## Archive for January, 2017

### Discussion of Note 369(4)

Tuesday, January 31st, 2017

Many thanks to the Co President!

The Cartan spin connection of the spherical polar coordinate system

It is pleasing that this new era in physics, and unification, increases clarity across the board – including in terms of mathematical structure. You certainly deserve medals in all of the sciences and mathematics. Newton must be smiling!!

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### 369(4) : The Cartan spin connection of the spherical polar coordinate system

Tuesday, January 31st, 2017

This is given by the 3 x 3 matrix in Eq. (28), it is an antisymmetric rotation matrix in three dimensions. It can be used to describe a three dimensional orbit, and in general can be used for any problem in dynamics. This proves for the first time that the spherical polar coordinate system is a special case of Cartan geometry. Note that theta and phi are the same as the theta and phi Euler angles. Any curvilinear coordinate system is a special case of Cartan geometry.

a369thpapernotes4.pdf

### Discussion of Note 369(3)

Tuesday, January 31st, 2017

Yes it was first explained in UFT119 using field equations and the gravitomagnetic field. That method should be equivalent to the kinematic method using the Euler equations. The link between the two methods is the spin connection. I would say that the two methods are complementary, and forging a link between them would be very interesting. The first thing to do is to show that the usual expressions for velocity and acceleration in spherical polars (or any valid coordinates system) are examples of the covariant derivative of Cartan geometry. As you know this has already been done in plane polars in recent papers. In UFT368 the calculations look to be on the classical level, but they are also generally covariant because the derivative in the moving frame is a generally covariant derivative.

To: EMyrone@aol.com
Sent: 31/01/2017 10:21:40 GMT Standard Time
Subj: Re: Discussion of Note 369(3)

Wasn’t the equinox explained by other mechanisms, for example gravitomagnetic field? There seems to be some ambiguity.

Horst

Am 30.01.2017 um 18:05 schrieb EMyrone:

Many thanks, many things can be done now with the new Maxima code for solving simultaneous differential equations. Provided that the problem is defined precisely, the code can solve the equations no matter how complicated. The trajectories of the freely rotating symmetric top are theta(t), phi(t) and chi(t), and solutions can also be obtained for the freely rotating asymmetric top. Then, gravitational interaction between m and M is coded in, taking care to use the same frame of reference self consistently. This results in very complicated algebra, but complication is no problem. The Milankovich cycles should come out of this code. This could not have been done in the time of Euler and Lagrange because of the complexity. They could use intelligent approximations of course.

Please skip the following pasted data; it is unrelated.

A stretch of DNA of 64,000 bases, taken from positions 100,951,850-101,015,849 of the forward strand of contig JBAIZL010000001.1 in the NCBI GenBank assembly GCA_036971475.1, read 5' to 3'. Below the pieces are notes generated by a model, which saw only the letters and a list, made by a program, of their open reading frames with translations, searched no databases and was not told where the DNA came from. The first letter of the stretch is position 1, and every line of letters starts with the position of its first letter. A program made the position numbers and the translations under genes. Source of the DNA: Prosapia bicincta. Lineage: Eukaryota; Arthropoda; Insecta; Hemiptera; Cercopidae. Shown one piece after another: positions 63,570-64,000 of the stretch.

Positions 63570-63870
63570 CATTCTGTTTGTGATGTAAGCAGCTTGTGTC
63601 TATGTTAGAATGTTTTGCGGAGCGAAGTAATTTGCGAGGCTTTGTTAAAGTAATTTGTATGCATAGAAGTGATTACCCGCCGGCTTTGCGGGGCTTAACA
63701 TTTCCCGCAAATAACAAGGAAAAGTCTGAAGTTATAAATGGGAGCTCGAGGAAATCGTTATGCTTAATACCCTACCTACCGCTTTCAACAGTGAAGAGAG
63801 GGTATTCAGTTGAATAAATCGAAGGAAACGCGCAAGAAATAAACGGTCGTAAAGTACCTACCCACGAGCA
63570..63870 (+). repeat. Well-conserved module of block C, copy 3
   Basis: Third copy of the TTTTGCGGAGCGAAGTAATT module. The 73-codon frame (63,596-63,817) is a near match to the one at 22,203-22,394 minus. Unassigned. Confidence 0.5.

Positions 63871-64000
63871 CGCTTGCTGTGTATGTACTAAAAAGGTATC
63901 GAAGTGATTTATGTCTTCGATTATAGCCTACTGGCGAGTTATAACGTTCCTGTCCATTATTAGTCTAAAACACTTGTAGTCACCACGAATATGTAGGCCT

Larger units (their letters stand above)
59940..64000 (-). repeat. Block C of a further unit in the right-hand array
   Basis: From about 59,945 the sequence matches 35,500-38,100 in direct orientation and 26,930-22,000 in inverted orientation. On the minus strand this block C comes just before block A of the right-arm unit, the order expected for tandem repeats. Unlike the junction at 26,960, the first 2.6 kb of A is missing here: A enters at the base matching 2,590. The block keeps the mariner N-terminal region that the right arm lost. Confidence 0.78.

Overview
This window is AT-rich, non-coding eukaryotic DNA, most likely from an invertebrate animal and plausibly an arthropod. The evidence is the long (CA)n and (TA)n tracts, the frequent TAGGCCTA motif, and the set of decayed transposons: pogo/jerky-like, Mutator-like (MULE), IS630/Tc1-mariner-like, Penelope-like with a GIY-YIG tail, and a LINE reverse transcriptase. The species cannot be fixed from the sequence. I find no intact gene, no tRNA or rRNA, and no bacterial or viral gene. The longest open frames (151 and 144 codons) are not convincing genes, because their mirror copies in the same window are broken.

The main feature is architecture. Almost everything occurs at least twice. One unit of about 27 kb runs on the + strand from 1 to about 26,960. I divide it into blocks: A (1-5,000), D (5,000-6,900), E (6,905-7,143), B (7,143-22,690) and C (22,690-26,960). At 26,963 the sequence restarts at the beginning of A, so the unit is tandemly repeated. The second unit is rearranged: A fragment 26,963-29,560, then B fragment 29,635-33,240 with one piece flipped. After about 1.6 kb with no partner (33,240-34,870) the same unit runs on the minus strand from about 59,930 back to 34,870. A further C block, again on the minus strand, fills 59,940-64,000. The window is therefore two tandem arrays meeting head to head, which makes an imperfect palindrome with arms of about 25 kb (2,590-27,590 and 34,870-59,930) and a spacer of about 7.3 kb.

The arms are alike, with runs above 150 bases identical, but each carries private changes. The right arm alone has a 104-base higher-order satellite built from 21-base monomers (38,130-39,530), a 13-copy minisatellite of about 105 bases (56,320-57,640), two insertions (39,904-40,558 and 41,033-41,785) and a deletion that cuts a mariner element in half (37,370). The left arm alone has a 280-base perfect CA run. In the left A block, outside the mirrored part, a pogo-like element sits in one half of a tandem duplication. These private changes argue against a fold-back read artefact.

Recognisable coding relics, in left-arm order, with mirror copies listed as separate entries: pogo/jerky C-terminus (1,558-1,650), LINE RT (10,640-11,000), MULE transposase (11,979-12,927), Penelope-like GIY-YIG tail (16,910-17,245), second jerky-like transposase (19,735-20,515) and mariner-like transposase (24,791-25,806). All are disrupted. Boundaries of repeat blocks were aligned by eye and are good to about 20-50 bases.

To: EMyrone
Sent: 30/01/2017 14:29:27 GMT Standard Time
Subj: Re: New Results for 369(1)

Excellent, congratulations both. As you say, yet another first rigorous analysis.

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### External torque on gyro

Tuesday, January 31st, 2017

This looks like a good method, and with the code, ideas like this are of immediate interest. The general or canonical method of defining torque is

Tq = (dL / dt) (X, Y, Z) = (dL / dt + omega x L)(1, 2, 3)

leading to Eqs. (10.120) of Marion and Thornton, the Euler equations with torque. Here L is angular momentum. These are Eqs. (2) to (4) of UFT368, and the code can be used to build up any torque from the Euler angle trajectories of UFT368.

To: EMyrone@aol.com
Sent: 31/01/2017 09:58:53 GMT Standard Time
Subj: External torque on gyro

To model an external torque around the Z axis, we could add this in the
Lagrange equation for phi. Since this equation is of first order, I
suggest to make an additional time derivative. Then we can write:

phi dot dot = … + Tq/I_phi

where I_phi is the momentum of inertia aroud the Z axis. Perhaps this
can be approximated by

I_phi approx. (X^2+Y^2)*m

What is the “canonical” method to introduce a torque? It must appear in
the kinetic energy then, before applying the Lagrange mechanism.

Horst

### Daily Report Sunday 29/1/17

Tuesday, January 31st, 2017

The equivalent of 67,835 printed pages was downloaded (247.328 megabytes) from 2135 downloaded memory files and 468 distinct visits each averaging 3.4 memory pages and 9 minutes, printed pages to hits ratio of 31.77, top ten referring domains 2,205,078, w 1447, main spiders Google, MSN and Yahoo. Collected ECE2 1141, Top ten 1036, Collected Evans / Morris 957(est), Collected scientometrics 632, Barddoniaeth 434, Principles of ECE 272, Collected Eckardt / Lindstrom 149, Autobiography volumes one and two 145, PECE 131, Collected Proofs 122, Evans Equations 108, UFT88 98, ECE2 78, Engineering Model 64 (est), CEFE 47, Self charging inverter 38, Llais 31, UFT321 30, UFT311 28, UFT313 26, UFT314 23, UFT315 18, UFT316 19, UFT317 24, UFT318 15, UFT319 29, UFT320 19, UFT322 25, UFT323 24, UFT324 20, UFT325 22, UFT326 24, UFT327 17, UFT328 27, UFT329 23, UFT330 17, UFT331 18, UFT332 22, UFT333 19, UFT334 17, UFT335 23, UFT336 20, UFT337 12, UFT338 19, UFT339 12, UFT340 15, UFT341 16, UFT342 14, UFT343 25, UFT344 22, UFT345 19, UFT346 17, UFT347 19, UFT348 19, UFT349 21, UFT351 20, UFT352 32, UFT353 14, UFT354 38, UFT355 33, UFT356 28, UFT357 15, UFT358 20, UFT359 16, UFT360 10, UFT361 10, UFT362 14, UFT363 22, UFT364 28, UFT365 24, UFT366 78, UFT367 31, UFT368 6 to date in January 2017. Informatics University of Kiel UFT section extensive; Princeton University my page; Bezeq Data Centre Israel extensive download; Pakistan Education and Research Network general; University of Durham UFT42. Intense interest all sectors, updated usage file attached for January 2017.